POUSSIN, Nicolas
(b. 1594, Les Andelys, d. 1665, Roma)

The Seven Sacraments I: Baptism

Oil on canvas, 96 x 121 cm
National Gallery of Art, Washington

This is one of the first set of Sacraments, painted for Cassiano dal Pozzo. The picture was the last of the set to be completed, and is quite unlike the other surviving five.

Almost as soon as he arrived in Rome, Poussin was fortunate enough to come into contact with the scholarly and benevolent Cassiano dal Pozzo, who was to be his patron for the next thirty years until his death in 1657. Their relationship in its early years seems to have consisted mainly of Pozzo collecting a number of Poussin's first works, almost out of charity for the struggling young artist, as the pictures were indeed of modest pretensions. In the later 1630s the catalyst for a development towards an extreme was undoubtedly Cassiano dal Pozzo, who commissioned Poussin to paint his first set of Sacraments.

The dates of execution for this first set are unknown, but they were not completed until 1642, when the final one was sent by Poussin from Paris to Rome. Cassiano owned a Poussin executed in the late 1630s, a Baptism of Christ now in the Getty Museum at Malibu, and it may well have been this carefully calculated composition which spurred Cassiano on to commission Poussin to create the Sacraments, one of the most important single commissions of his career. The seven pictures, though executed over several years, were intended to be seen together, presumably in a relatively small room. Five of them - Marriage, Extreme Unction, Confirmation, Ordination and Eucharist - are now at Belvoir Castle, Leicestershire, hung in different places in the house; the sixth, Baptism, is in the National Gallery of Art, Washington; and the seventh, Penance, was lost in the fire which destroyed Belvoir in 1816. It is difficult to know whether Poussin worked out his artistic theories after he had solved his problems on canvas, or whether he thought in the abstract and tried to prove his point by painting to a chosen formula. Whatever the explanation, the result was an extremely cerebral approach, epitomized by this first set of Sacraments.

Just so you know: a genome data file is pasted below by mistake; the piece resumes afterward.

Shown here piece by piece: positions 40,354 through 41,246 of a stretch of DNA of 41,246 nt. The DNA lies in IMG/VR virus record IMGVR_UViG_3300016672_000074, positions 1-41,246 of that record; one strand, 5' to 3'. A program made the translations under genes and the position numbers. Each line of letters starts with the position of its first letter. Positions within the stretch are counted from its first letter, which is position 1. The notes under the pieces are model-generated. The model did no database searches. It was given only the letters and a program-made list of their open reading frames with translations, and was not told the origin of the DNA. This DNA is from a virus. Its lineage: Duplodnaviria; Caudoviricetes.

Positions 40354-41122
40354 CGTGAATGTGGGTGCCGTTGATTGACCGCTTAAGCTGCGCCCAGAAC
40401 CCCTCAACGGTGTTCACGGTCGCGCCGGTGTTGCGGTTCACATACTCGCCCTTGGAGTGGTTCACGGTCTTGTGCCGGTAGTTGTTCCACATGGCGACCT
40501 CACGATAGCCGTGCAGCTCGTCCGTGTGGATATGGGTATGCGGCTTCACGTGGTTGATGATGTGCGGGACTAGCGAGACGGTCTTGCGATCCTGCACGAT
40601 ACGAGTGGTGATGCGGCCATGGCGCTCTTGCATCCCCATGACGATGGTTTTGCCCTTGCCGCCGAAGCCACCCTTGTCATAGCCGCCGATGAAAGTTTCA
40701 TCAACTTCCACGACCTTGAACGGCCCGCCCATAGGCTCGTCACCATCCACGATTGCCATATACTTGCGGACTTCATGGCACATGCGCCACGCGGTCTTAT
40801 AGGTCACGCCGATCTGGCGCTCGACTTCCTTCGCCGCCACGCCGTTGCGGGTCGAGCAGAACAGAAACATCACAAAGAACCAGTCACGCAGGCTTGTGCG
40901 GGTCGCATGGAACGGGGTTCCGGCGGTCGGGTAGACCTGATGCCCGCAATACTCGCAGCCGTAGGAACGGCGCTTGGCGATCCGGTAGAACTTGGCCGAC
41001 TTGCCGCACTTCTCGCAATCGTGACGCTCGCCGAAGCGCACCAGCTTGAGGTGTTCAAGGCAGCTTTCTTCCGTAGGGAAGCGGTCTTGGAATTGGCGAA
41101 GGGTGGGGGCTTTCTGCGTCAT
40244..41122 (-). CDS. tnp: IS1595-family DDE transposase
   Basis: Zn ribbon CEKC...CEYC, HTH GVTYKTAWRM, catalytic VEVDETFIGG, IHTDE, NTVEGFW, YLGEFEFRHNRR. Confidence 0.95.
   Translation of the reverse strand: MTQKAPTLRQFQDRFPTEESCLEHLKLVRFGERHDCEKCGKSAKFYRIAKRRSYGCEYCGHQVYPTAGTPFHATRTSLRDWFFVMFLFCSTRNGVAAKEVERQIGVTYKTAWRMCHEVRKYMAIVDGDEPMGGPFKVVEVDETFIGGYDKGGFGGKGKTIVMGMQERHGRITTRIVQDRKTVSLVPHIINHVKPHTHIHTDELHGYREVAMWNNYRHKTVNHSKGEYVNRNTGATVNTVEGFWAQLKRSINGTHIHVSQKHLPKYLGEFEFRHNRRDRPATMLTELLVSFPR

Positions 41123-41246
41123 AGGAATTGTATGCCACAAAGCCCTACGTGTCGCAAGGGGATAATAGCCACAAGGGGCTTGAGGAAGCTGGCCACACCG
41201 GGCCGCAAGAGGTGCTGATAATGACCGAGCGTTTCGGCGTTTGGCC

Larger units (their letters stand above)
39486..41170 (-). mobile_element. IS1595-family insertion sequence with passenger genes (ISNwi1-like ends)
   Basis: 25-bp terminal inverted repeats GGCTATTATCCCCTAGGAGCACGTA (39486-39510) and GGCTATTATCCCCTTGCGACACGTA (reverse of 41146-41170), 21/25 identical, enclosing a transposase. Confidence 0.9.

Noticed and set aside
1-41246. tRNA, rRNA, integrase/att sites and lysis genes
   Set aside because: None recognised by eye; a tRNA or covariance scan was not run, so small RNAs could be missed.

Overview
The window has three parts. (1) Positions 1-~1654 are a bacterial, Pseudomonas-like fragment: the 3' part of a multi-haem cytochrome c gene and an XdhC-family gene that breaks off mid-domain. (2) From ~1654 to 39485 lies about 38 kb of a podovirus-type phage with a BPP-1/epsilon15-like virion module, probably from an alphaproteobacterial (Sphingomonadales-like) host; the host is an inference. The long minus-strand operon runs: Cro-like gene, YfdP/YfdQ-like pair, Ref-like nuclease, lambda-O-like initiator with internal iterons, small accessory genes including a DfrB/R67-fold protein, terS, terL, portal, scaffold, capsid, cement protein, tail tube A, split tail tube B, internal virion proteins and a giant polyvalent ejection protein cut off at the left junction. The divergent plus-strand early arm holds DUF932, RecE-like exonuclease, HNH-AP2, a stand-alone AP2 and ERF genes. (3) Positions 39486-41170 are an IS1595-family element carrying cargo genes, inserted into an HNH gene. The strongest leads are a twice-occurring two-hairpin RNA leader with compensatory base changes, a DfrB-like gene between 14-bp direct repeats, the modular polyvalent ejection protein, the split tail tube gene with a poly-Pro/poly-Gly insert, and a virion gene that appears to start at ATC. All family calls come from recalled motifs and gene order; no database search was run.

In spite of his great rigidity of theory, and in spite of some very dry pictures in which there seems to be little feeling of any kind, a surprisingly large number of Poussin's best pictures are tense with emotion. This is nowhere better seen than in the first set of Sacraments: it is as if all Poussin's energies and ideas are concentrated in these relatively small canvasses.

The Sacraments, a microcosm of Poussin's art, reveal his working methods. It is known that he kept a small box rather like a miniature theatre, in which he arranged wax models and altered the lighting in order to help him with the layout of his complex compositions. He then made numerous rough drawings, trying out the compositions until the final solution was reached. It is easy to see that all the interior scenes of the Sacraments are arranged like a theatrical tableau, which gives them their curiously static quality and enhances their gravity.

© Web Gallery of Art, created by Emil Krén and Daniel Marx.